1
$\begingroup$

The conditions are: \begin{equation} f(2,1,0)=(0,0)\\f(1,0,0)=(1,1)\\f(3,1,0)=(1,1) \end{equation} These $3$ don't completely define a linear transformation since $\{ (2,1,0),(1,0,0),(3,1,0)\}$ is not a basis of $\mathbb{R}^3$ (the first vector is the third minus the second). Then I can chose for example $(2,1,0),(1,0,0)$ and add a third linearly independent vector to form a basis. I thought simply of $(0,0,1)$. But I don't know what $f(0,0,1)$ is.

Someone can help me solve this exercise please?

$\endgroup$
  • 1
    $\begingroup$ It isn't necessary to know $f(0,0,1)$. You can make something up. $\endgroup$ – Jakob Elias Dec 11 '16 at 22:24
1
$\begingroup$

Note that if you have \begin{equation} f(1,0,0)=(1,1)\\f(3,1,0)=(1,1) \end{equation}

then

\begin{equation} f(2,1,0)=f(3,1,0)-f(1,0,0)=(1,1)-(1,1)=(0,0). \end{equation}

As you have said $(1,0,0),(3,1,0),(0,0,1)$ form a basis. So you only need to define $f(0,0,1).$ You can choose your favourite vector of $\mathbb{R}^2$.

That is, $f$ is given by

\begin{equation} f(1,0,0)=(1,1)\\f(3,1,0)=(1,1)\\f(0,0,1)=(a,b) \end{equation} where $(a,b)$ is a given vector in $\mathbb{R}^2$.

| cite | improve this answer | |
$\endgroup$
  • $\begingroup$ So, practically, I leave the transformed vector of $(0,0,1)$ as an unknown and I say that it is some vector of $\mathbb{R}^2$? $\endgroup$ – M.Giacchello Dec 11 '16 at 22:26
  • $\begingroup$ Since you are asked to find a linear map you can consider $(a,b)=(1,0)$ for example. Instead of $(1,0)$ you can consider $(0,1),(0,0),(1,1),....$ $\endgroup$ – mfl Dec 11 '16 at 22:30
  • $\begingroup$ Sorry, if I bother you but it is this point that is not clear to me. I can state that by applying the map $f$ on the vector of the basis $(0,0,1)$ I can get a vector which I decide by my own volition? Why is that? $\endgroup$ – M.Giacchello Dec 11 '16 at 22:34
  • $\begingroup$ Because you have a linear map defined on $\mathbb{R}^3$ and you have two linear independet constraints (the third one can be written in terms of the other two). So you have three degrees of freedom and two constraints. That is, you have one degree of freedom. This is the reason $f(0,0,1)$ is not given by the conditions. So you can choose it as you want. $\endgroup$ – mfl Dec 11 '16 at 22:37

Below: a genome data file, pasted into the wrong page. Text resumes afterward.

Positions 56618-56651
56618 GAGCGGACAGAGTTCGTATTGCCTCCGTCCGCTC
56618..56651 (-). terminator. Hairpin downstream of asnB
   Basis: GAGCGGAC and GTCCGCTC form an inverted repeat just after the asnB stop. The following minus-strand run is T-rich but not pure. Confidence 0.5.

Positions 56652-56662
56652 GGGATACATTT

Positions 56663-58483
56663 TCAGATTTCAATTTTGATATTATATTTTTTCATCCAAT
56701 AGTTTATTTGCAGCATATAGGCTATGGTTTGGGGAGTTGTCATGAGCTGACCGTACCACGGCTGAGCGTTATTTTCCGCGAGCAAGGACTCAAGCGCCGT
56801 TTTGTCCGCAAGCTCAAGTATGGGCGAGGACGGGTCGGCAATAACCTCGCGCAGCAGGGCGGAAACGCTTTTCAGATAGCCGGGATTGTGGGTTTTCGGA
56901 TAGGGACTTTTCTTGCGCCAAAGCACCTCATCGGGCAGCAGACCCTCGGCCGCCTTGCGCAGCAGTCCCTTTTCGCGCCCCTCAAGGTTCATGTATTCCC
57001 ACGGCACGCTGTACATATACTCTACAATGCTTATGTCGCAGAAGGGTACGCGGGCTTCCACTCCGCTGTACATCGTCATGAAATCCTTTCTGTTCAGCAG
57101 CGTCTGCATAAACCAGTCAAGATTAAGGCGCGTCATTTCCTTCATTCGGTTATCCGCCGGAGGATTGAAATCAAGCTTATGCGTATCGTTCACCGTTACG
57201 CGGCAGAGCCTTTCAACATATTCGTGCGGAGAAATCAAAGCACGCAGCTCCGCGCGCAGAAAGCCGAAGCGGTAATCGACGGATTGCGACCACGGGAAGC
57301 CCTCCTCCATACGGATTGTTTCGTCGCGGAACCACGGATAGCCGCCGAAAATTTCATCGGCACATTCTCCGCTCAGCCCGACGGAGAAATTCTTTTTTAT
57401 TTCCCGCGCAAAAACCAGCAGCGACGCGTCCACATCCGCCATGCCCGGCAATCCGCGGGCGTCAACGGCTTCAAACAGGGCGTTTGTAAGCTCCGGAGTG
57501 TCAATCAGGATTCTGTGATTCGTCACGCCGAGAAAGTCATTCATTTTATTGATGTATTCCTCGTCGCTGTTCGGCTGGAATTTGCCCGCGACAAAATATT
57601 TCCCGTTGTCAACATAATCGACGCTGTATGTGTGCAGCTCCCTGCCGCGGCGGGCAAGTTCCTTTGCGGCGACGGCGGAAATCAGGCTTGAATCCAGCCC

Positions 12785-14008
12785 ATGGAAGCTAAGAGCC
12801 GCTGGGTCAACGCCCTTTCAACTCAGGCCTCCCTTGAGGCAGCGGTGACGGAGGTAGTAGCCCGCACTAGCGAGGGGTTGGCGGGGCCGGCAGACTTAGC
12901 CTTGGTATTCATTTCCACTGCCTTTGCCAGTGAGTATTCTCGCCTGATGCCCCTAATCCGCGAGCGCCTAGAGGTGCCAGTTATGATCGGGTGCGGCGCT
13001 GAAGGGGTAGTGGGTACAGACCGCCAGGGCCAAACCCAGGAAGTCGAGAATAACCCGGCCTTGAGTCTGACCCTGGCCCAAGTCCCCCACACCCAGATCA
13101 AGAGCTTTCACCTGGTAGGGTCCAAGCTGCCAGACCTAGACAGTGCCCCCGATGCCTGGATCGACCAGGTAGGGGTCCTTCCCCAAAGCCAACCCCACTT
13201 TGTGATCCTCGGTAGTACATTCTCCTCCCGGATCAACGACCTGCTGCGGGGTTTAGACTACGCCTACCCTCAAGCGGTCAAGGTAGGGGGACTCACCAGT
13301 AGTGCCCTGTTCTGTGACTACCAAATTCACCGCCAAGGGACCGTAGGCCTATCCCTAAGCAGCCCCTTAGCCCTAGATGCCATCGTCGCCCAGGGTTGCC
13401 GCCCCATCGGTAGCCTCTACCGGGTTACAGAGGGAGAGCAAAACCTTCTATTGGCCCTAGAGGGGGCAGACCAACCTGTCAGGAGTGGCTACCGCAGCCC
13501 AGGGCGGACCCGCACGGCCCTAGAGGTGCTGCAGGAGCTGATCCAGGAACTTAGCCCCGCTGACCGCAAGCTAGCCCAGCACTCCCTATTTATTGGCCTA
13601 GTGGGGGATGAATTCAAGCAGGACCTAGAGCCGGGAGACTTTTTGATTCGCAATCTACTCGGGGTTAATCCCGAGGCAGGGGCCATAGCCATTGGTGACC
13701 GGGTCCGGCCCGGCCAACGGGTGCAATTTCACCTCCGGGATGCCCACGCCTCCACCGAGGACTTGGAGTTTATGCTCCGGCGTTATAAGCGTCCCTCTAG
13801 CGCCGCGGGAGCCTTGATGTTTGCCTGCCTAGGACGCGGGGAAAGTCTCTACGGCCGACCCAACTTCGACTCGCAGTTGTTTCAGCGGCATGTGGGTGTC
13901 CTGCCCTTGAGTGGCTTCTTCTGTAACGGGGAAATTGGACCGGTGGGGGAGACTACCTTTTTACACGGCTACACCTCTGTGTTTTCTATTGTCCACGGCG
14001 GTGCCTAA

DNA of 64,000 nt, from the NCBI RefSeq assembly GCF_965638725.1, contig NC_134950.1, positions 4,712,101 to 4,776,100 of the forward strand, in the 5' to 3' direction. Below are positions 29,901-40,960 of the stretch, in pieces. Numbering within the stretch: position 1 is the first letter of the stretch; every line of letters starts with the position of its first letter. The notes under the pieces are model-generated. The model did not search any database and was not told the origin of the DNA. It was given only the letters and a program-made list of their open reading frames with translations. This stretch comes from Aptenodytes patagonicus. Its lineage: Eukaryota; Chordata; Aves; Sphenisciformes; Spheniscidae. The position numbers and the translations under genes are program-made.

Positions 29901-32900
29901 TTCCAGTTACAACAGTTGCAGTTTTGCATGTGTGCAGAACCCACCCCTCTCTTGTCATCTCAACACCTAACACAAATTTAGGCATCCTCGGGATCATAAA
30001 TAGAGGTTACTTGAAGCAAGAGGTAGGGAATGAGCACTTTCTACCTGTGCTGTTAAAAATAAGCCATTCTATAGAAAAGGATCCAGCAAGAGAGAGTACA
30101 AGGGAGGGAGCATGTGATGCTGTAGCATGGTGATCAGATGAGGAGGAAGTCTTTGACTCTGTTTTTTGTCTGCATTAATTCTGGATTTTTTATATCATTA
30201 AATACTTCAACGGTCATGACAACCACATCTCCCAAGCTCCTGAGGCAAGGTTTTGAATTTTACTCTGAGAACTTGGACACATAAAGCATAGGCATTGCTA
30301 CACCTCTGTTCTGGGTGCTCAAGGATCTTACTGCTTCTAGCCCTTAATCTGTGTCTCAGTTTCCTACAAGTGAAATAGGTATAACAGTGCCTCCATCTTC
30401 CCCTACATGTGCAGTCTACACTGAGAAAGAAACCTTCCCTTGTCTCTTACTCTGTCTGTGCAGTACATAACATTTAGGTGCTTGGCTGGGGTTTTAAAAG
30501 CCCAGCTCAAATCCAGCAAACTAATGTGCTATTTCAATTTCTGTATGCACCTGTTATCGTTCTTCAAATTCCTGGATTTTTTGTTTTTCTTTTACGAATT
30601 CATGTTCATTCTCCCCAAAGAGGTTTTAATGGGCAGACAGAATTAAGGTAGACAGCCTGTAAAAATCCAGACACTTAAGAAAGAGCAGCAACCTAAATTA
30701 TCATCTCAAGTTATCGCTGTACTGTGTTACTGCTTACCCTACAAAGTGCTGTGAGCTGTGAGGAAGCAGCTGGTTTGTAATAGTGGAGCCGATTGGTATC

• $\begingroup$ perfect, thank you very much! $\endgroup$ – M.Giacchello Dec 11 '16 at 22:38
1
$\begingroup$

Let's do a linear transformation. The matrix that represents the linear transformation will be of the structure:

$$ \left( \begin{matrix} a & b & c\\ d & e & f\\ \end{matrix} \right) $$

From your first part, you want $2a+b=0$ and $2d+e=0$. So the matrix becomes $$ \left( \begin{matrix} a & -2a & c\\ d & -2d & f\\ \end{matrix} \right) $$

From your second part, you want $a=1$ and $d=1$. So the matrix becomes $$ \left( \begin{matrix} 1 & -2 & c\\ 1 & -2 & f\\ \end{matrix} \right) $$ From this matrix, your third part happens, so any value you put for $c,f$ is valid for this transformation. With this transformation is easy to see that

$$f(0,0,1)=(c,f)$$

Where are any value you put for the matrix before.

| cite | improve this answer | |
$\endgroup$
0
$\begingroup$

In order to well define $f$ you need the image of a basis. However you don't have a basis of $\Bbb R^3$ with the three given vectors as you have said. The image by $f$ of the vector $(0,0,1)$ you have chosen can be arbitrary to finish the required answer.

| cite | improve this answer | |
$\endgroup$

Your Answer

By clicking “Post Your Answer”, you agree to our terms of service, privacy policy and cookie policy

Not the answer you're looking for? Browse other questions tagged or ask your own question.